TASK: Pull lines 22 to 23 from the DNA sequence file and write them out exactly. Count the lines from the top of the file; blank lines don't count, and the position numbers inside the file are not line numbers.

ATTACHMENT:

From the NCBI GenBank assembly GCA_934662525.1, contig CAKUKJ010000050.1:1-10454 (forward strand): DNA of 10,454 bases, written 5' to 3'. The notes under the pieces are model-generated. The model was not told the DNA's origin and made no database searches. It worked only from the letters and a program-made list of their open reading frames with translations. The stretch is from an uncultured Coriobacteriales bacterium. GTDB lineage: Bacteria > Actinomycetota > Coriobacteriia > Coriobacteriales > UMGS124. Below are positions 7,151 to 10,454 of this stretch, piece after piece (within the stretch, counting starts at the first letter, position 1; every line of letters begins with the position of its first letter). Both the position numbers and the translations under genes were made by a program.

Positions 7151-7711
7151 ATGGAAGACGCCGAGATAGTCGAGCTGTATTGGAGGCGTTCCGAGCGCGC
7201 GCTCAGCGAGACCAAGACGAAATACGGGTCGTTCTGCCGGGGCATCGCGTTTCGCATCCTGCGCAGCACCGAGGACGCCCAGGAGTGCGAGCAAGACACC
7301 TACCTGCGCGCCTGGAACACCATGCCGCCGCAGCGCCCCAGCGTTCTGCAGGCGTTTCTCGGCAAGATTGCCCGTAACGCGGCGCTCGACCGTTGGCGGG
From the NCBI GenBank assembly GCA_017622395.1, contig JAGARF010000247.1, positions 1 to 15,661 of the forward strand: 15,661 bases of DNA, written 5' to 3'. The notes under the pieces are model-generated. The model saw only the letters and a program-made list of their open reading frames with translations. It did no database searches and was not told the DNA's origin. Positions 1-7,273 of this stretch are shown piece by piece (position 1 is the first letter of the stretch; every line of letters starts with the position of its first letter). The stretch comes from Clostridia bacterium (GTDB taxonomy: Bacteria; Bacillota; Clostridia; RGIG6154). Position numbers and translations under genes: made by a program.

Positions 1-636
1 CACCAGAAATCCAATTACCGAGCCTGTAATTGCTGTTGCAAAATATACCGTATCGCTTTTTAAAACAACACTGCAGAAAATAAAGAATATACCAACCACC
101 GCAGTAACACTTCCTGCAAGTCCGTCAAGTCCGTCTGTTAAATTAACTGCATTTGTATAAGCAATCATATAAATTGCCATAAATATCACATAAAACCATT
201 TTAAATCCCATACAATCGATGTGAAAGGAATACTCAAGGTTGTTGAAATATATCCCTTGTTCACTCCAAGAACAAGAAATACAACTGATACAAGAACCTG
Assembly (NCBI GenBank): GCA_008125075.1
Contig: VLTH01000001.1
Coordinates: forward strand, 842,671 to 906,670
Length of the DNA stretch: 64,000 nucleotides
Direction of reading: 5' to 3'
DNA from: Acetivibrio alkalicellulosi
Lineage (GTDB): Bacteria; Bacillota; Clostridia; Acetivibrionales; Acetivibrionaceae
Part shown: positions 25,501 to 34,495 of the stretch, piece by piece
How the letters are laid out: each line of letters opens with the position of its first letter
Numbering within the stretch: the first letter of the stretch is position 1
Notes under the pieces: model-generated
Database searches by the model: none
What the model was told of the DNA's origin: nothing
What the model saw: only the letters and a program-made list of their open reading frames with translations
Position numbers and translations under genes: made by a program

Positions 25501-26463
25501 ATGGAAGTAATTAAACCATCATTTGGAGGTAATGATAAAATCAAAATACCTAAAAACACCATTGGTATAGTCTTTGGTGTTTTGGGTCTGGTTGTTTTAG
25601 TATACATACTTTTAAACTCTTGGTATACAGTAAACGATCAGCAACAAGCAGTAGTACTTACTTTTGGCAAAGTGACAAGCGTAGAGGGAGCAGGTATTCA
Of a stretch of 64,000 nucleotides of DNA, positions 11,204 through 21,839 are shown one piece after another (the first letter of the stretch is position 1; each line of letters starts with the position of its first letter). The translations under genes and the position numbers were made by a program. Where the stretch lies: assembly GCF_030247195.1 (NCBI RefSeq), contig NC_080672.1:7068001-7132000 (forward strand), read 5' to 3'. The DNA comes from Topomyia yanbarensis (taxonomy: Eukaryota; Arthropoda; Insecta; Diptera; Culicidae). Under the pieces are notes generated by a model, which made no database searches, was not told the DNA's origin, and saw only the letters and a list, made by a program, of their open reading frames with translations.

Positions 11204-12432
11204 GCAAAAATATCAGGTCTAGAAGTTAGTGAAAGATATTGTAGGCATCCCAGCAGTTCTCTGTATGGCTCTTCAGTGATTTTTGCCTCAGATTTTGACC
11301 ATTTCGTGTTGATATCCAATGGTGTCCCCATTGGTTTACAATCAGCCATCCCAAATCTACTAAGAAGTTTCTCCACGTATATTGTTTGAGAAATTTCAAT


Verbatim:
Database searches by the model: none
What the model was told of the DNA's origin: nothing